Antidepressants were categorized by class via mechanism of action. A comprehensive list of traditional antidepressants was constructed. Our list included selective serotonin reuptake inhibitors (SSRIs), serotonin/norepinephrine reuptake inhibitors, serotonin antagonist and reuptake inhibitors, norepinephrine reuptake inhibitors, norepinephrine/dopamine reuptake inhibitors, tri and tetracyclic antidepressants (TCAs), monoamine oxidase inhibitors, and other antidepressants. Adjunct antidepressants and other psychotropic medications with antidepressant action were excluded.
Women were categorized by antidepressant use (yes/no). Antidepressant use was categorized by 1) use at enrollment, 2) use at any given time during the study, and 3) use in a given menstrual cycle. Bivariate analyses, with χ2 tests, were used to compare demographics and potential covariates (age, race, education level, pregnancy history, menstrual cycle regularity and length, frequency of intercourse, previous contraceptive use, body mass index [BMI], partner age, smoking status, alcohol use, and caffeine use) between the antidepressant users (at any given time in the study) and non-users.
Discrete-time survival models were constructed to assess the relationship between 1) antidepressant use at enrollment and fecundability and, as antidepressant use of an individual woman could vary over time, 2) antidepressant use in a given cycle and fecundability in that given cycle. All analyses were restricted to the first nine cycles of attempt, due to few women remaining after that time. All models accounted for both the right censoring and left truncation (due to women enrolling in cycles 1, 2, 3, or 4 of their pregnancy attempt) present in the data. In these models, a fecundability ratio (FR) less than 1.0 suggested reduced fecundability.
In all adjusted models we included both the covariates strongly associated with fecundability or antidepressants and those identified in multiple prior studies as related to fecundability. These covariates were age, Caucasian race (yes/no), BMI, education level, and alcohol use (yes/no). Maternal age was collapsed into three categories (30–34, 35–37, and 38–44 years of age), and BMI was categorized into 4 groups (≤18.4, 18.5–24.9, 25.0–29.9, and ≥30 kg/m2). Additional analyses adjusted for history of anxiety/depression as reported in the baseline questionnaire and restricted analysis to those women, who reported a history of anxiety/depression. In an attempt to explore the extent to which underlying anxiety/depression may play a role in the relationship between antidepressants and fertility, we analyzed the relationship between history of anxiety/depression, as reported in the baseline questionnaire and fecundability.
A total of 957 women and 3355 menstrual cycles were included in this analysis. Of the analysis cohort, 70% of women were 30 to 34 years old, 18% were 35 to 37 years old, and 12% were 38 to 44 years old. Participants tended to be Caucasian (76%), highly educated (72% with some graduate education or more), and normal weight (62%). Six hundred twenty-two (65%) of subjects conceived during their first 9 cycles of attempt. Analysis was restricted to the first nine cycles due to high levels of drop-out past this point.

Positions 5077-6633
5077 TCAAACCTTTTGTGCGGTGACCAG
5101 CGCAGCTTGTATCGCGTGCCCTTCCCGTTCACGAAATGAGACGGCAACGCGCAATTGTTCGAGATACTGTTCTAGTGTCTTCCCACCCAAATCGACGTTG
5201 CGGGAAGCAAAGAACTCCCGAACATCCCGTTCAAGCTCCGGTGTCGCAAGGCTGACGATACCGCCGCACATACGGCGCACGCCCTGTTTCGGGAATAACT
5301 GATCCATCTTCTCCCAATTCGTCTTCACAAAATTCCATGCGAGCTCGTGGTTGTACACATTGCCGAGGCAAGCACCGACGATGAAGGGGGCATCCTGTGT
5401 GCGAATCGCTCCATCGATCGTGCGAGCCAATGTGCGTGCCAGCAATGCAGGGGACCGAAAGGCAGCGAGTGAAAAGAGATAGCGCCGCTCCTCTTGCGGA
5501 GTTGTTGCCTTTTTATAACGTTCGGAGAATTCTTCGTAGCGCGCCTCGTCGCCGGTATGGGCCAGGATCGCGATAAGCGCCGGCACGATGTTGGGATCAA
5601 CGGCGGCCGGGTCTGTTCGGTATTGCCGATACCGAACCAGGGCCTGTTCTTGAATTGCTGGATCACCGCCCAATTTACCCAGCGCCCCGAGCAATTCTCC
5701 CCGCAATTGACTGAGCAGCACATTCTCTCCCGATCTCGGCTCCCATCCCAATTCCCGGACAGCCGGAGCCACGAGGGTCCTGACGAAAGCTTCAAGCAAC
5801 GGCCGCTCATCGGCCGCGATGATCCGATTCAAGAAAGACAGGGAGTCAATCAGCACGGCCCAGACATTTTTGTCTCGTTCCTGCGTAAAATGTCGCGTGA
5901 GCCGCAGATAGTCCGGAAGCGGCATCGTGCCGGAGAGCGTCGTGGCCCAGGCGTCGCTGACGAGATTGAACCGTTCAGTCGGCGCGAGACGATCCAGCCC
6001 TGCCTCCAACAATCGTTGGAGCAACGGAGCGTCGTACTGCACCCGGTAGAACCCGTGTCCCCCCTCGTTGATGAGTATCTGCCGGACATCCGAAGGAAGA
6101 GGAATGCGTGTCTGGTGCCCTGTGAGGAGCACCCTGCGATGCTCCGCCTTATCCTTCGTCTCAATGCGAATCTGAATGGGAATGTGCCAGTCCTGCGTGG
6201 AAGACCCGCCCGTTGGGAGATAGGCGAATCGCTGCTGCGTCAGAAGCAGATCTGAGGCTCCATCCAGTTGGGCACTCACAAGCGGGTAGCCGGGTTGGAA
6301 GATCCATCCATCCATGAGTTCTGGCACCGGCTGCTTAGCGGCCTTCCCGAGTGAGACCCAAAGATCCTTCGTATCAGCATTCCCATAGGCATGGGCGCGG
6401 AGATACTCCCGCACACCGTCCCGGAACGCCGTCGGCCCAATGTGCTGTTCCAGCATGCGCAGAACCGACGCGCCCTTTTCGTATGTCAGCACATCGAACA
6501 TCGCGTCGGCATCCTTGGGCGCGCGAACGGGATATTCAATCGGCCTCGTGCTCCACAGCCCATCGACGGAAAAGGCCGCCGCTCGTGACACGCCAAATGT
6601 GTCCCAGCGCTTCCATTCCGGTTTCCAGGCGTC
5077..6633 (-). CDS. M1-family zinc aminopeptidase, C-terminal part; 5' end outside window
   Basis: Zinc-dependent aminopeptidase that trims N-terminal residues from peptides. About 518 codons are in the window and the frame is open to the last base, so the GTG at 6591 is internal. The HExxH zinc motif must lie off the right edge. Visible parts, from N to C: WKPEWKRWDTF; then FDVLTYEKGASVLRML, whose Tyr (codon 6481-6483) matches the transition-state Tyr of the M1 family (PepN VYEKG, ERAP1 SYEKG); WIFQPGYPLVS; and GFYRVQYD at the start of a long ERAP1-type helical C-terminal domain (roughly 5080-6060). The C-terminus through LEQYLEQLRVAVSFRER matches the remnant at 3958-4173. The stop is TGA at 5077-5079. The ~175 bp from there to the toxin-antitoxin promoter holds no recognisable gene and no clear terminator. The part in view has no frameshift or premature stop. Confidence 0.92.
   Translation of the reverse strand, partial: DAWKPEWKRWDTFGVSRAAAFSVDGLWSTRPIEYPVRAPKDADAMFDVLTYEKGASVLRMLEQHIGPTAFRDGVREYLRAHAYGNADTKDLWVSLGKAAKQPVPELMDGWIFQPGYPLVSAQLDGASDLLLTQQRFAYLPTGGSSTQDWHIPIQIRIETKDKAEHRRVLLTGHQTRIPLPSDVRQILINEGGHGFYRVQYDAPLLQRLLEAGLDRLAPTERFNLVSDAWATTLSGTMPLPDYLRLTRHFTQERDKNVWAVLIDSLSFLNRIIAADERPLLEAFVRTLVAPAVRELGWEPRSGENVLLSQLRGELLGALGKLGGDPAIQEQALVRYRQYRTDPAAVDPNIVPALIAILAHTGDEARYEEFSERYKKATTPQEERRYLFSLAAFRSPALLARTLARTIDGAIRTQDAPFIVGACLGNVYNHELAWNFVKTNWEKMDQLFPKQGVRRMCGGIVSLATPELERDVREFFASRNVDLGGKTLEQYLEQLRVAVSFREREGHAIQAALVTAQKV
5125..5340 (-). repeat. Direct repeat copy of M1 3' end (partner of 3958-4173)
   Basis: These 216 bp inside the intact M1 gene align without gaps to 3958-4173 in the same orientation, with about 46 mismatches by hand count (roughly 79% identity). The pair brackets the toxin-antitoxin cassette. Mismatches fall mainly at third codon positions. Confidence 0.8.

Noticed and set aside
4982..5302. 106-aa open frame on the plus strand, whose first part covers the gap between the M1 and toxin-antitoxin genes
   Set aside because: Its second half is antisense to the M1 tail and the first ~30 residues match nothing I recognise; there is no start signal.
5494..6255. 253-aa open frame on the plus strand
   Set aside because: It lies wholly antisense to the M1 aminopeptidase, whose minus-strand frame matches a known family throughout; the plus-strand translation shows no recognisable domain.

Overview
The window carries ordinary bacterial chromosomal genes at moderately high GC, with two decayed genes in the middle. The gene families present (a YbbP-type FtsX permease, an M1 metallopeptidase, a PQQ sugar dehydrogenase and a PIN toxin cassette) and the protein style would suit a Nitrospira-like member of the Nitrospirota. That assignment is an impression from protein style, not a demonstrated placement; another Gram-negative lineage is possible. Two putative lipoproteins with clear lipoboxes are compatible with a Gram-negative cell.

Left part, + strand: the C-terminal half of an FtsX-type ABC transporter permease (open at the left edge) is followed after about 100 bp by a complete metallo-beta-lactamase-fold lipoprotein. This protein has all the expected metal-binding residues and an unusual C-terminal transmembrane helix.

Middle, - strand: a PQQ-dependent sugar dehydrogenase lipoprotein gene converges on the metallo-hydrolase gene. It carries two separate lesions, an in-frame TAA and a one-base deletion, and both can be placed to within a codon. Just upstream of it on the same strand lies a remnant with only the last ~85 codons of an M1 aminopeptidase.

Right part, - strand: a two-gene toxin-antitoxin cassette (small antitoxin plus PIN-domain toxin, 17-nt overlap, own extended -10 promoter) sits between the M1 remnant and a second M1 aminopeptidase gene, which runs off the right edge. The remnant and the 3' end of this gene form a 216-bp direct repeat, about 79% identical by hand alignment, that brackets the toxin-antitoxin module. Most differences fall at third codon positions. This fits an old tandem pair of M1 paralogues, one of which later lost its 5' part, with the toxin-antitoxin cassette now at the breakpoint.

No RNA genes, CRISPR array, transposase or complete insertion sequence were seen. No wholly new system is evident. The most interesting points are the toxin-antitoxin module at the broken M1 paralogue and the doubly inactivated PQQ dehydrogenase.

Ninety-two (9.6%) women reported antidepressant use at some point during enrollment. Antidepressant use was reported by 7.6% of women in the first cycle of attempt, 9.0% in the second, 8.9% in the third, 8.2% in the sixth, and 11.0% in the eighth. The most frequently used antidepressants were SSRIs and all antidepressants, except one report of TCAs, were reuptake inhibitors. Women taking antidepressants were more likely to be non-Hispanic Caucasian (91% vs 75%, P < .01) and to consume alcoholic beverages (74% vs 61%, P < .01). There were no differences in other variables analyzed (Table 1). Menstrual cycle length and history of regular menstrual cycles did not differ at baseline by antidepressant use. Antidepressant users at enrollment reported on average 2.18 [standard deviation (SD) 1.25] acts of intercourse per week, which did not differ significantly from non-users at that time with 2.38 (SD 1.59) act per weeks (P = .27. Women reporting a history of depression had similar fecundability to those who did not (adjusted FR, 1.03; 95% CI, 0.82–1.24).
Table 1Baseline characteristics of women taking antidepressants
Antidepressant taken during study
No (%) n = 865
Yes (%) n = 92
38 and over
Less than college degree
Never been pregnant
Regular menstrual cycles
Body mass index (kg/m2)
Less than 18.5
30 and over
Partner age (years)
50 or more
Past year hormonal contraceptive use
Caffeinated beverage consumption
Average menstrual cycle length (days)
25 or fewer
36 or more
Casilla-Lennon et al. The effect of antidepressants on fertility. Am J Obstet Gynecol 2016.
Initial models suggested minimal to no effect of antidepressants on fecundability (Figure 1) when analyzing baseline antidepressant use; women who were taking antidepressants at enrollment had an adjusted FR of 0.86 (95% CI, 0.63–1.20). When analyzing cycles individually, time varying analyses suggested that antidepressant use in a given cycle was associated with a reduced probability of conceiving in that cycle (adjusted FR, 0.75; 95% CI, 0.53–1.06). After adjusting for a history of anxiety/depression as reported on the baseline questionnaire, the association between antidepressant use and fecundability remained [adjusted FR, 0.66 (95% CI, 0.45–0.97)]. When the analyses were restricted to women with a history of anxiety/depression, the association also remained (adjusted FR, 0.64; 95% CI, 0.43–0.94).
In this prospective cohort study we found that 9.6% of women took antidepressants while trying to conceive. Almost all antidepressants used in our study were reuptake inhibitors, sharing a similar mechanism of action. Women in our study who took antidepressants tended to be non-Hispanic Caucasian and more likely to consume alcoholic beverages. History of depression or anxiety was not associated with fecundability. Antidepressant use within a given menstrual cycle was associated with a lower probability of conceiving among women who reported a history of anxiety or depression.